|US4982182||Aug 11, 1986||Jan 1, 1991||Centre D'automatismes Et De Recherches Electroniques Centaure||Directly driven light emitting diode array|
|US6229506 *||Apr 22, 1998||May 8, 2001||Sarnoff Corporation||Active matrix light emitting diode pixel structure and concomitant method|
|US6246386||Jun 18, 1998||Jun 12, 2001||Agilent Technologies, Inc.||Integrated micro-display system|
|US6339417||May 15, 1998||Jan 15, 2002||Inviso, Inc.||Display system having multiple memory elements per pixel|
|US6392485 *||Sep 15, 2000||May 21, 2002||Matsushita Electric Industrial Co., Ltd.||High slew rate differential amplifier circuit|
|US6593919 *||Sep 8, 2000||Jul 15, 2003||Denso Corporation||Display panel driving system|
|US6646654 *||Apr 20, 2001||Nov 11, 2003||Sony Corporation||Modulation circuit, image display using the same, and modulation method|
|US6738031 *||May 22, 2001||May 18, 2004||Koninklijke Philips Electronics N.V.||Matrix array display devices with light sensing elements and associated storage capacitors|
|US6801180 *||Mar 30, 2001||Oct 5, 2004||Seiko Epson Corporation||Display device|
|US6806659 *||Sep 25, 2000||Oct 19, 2004||Color Kinetics, Incorporated||Multicolored LED lighting method and apparatus|
|US6806857 *||May 1, 2001||Oct 19, 2004||Koninklijke Philips Electronics N.V.||Display device|
|US20010043173||Sep 4, 1997||Nov 22, 2001||Ronald Roy Troutman||Field sequential gray in active matrix led display using complementary transistor pixel circuits|
|US20020186188 *||Feb 22, 2000||Dec 12, 2002||Cok Ronald S.||Emissive display with improved persistence|
|EP0965976A1||May 17, 1999||Dec 22, 1999||Hewlett-Packard Company||Liquid crystal display with pixel circuits with memories|
|WO1999060557A1||May 13, 1999||Nov 25, 1999||Inviso||Display system having multiple memory elements per pixel|
|Citing Patent||Filing date||Publication date||Applicant||Title|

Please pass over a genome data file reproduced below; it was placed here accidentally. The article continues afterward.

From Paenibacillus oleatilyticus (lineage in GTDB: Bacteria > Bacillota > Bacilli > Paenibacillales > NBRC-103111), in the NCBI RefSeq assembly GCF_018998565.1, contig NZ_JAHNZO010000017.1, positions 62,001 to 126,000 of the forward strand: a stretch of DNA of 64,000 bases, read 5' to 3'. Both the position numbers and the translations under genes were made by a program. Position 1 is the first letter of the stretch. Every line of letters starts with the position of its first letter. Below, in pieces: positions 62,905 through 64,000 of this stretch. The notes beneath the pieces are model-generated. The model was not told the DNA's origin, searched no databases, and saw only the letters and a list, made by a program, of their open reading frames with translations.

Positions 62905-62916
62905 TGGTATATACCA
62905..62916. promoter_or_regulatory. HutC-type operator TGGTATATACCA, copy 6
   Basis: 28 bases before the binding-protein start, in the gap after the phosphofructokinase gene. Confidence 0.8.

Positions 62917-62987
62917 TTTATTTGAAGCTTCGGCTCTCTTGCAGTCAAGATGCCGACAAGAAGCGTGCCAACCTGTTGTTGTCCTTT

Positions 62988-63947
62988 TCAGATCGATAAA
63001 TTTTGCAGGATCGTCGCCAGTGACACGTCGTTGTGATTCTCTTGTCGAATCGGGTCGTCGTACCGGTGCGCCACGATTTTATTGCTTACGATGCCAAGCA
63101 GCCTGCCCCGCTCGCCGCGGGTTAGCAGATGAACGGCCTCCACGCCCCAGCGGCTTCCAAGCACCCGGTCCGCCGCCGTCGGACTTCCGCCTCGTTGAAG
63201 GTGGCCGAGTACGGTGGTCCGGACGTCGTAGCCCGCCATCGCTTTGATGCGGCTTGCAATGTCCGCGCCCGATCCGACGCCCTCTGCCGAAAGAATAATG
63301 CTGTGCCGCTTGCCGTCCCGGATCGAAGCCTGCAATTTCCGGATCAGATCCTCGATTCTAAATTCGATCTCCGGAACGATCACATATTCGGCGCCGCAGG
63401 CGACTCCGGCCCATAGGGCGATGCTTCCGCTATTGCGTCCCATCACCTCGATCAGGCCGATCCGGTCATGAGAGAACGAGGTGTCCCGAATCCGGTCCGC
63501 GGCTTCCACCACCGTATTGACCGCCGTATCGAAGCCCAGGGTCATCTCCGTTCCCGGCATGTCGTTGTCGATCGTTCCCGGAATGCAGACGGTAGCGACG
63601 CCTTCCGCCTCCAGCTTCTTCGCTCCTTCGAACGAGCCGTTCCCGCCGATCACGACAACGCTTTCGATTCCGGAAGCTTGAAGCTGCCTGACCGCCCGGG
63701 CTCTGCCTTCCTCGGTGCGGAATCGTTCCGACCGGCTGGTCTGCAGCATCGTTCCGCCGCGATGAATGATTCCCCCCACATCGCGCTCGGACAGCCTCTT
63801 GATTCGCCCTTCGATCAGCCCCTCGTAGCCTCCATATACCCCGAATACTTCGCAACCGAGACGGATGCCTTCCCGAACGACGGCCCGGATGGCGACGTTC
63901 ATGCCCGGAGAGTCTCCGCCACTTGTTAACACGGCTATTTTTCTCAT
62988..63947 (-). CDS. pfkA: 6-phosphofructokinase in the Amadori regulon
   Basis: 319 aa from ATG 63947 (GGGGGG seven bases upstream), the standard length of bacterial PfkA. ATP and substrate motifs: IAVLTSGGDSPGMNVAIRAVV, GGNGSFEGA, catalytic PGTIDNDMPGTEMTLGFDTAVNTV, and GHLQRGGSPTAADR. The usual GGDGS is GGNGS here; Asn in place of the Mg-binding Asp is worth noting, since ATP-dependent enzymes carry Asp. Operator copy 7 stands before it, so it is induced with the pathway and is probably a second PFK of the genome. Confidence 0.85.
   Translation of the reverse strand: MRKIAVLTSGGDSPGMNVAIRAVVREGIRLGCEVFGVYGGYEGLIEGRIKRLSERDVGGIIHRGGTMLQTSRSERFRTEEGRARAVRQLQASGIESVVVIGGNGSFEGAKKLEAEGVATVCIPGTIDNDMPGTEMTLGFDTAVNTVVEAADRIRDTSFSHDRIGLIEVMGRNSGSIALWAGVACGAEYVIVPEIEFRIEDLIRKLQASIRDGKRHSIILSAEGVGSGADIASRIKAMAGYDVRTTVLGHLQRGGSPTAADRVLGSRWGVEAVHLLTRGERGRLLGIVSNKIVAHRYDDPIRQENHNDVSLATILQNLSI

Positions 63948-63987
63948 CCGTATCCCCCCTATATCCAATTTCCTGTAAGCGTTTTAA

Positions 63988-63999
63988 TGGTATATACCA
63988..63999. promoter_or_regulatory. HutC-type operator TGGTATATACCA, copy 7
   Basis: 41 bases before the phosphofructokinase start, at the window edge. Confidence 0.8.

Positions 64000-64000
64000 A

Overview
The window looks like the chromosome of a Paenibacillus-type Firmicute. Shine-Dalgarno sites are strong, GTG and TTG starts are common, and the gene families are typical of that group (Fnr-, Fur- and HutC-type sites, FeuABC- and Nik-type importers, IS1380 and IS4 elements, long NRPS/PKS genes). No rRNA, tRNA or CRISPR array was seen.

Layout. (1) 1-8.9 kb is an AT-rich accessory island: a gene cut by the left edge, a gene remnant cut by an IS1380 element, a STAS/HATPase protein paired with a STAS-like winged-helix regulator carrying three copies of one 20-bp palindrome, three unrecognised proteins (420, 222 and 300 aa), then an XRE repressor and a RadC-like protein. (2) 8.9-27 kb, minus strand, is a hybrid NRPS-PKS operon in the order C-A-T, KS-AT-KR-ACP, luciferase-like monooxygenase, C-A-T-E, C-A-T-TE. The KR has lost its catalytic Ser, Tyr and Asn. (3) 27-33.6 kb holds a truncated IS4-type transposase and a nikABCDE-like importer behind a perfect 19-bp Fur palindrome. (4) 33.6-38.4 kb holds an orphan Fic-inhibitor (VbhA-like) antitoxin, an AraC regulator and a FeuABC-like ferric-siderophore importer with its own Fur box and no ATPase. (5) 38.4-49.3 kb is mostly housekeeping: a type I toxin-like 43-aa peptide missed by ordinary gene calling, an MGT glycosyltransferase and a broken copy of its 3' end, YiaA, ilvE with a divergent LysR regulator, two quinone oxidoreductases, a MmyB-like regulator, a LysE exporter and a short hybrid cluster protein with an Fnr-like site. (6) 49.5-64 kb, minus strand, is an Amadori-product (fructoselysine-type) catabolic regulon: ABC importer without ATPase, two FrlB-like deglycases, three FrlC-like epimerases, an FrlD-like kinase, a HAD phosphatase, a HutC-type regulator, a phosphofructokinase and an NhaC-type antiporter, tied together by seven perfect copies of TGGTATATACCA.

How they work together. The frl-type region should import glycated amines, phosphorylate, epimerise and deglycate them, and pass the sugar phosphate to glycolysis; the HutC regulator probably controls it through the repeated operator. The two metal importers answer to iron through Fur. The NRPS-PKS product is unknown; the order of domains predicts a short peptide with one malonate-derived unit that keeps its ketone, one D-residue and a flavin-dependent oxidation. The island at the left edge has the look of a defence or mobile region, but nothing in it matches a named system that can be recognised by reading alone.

|US9066379 *||Apr 27, 2011||Jun 23, 2015||Fraunhofer-Geselleschaft zur Förderung der angewandten Forschung e.V.||Pixel circuit for an active matrix OLED display|
|US20100283068 *||Nov 16, 2007||Nov 11, 2010||Microemissive Displays Limited||Colour Optoelectronic Device|
|US20130099700 *||Apr 27, 2011||Apr 25, 2013||Fraunhofer-Gesellschaft zur Förderung der angewandten Forschung e.V.||Pixel circuit for an active matrix oled display|
|U.S. Classification||345/82, 315/169.1, 345/76|
|International Classification||G09G3/36, G09G3/32, G09G3/20, H01L33/00, G02F1/133|
|Cooperative Classification||G09G2300/0852, G09G3/3648, G09G2300/0842, G09G3/32, G09G3/2022, G09G2300/0809|
|European Classification||G09G3/32, G09G3/36C8|
|Mar 5, 2004||AS||Assignment|
Owner name: MICROEMISSIVE DISPLAYS LIMITED, UNITED KINGDOM
Free format text: ASSIGNMENT OF ASSIGNORS INTEREST;ASSIGNORS:BURNS, DWAYNE;UNDERWOOD, IAN;REEL/FRAME:015034/0178
Effective date: 20030210
|Oct 19, 2007||AS||Assignment|
Owner name: NOBLE VENTURE FINANCE I LIMITED, UNITED KINGDOM
Free format text: FIXED CHARGE AGREEMENT;ASSIGNOR:MICROEMISSIVE DISPLAYS GROUP PLC;REEL/FRAME:020156/0773
Effective date: 20070405
|Nov 19, 2012||REMI||Maintenance fee reminder mailed|
|Apr 7, 2013||LAPS||Lapse for failure to pay maintenance fees|
|May 28, 2013||FP||Expired due to failure to pay maintenance fee|
Effective date: 20130407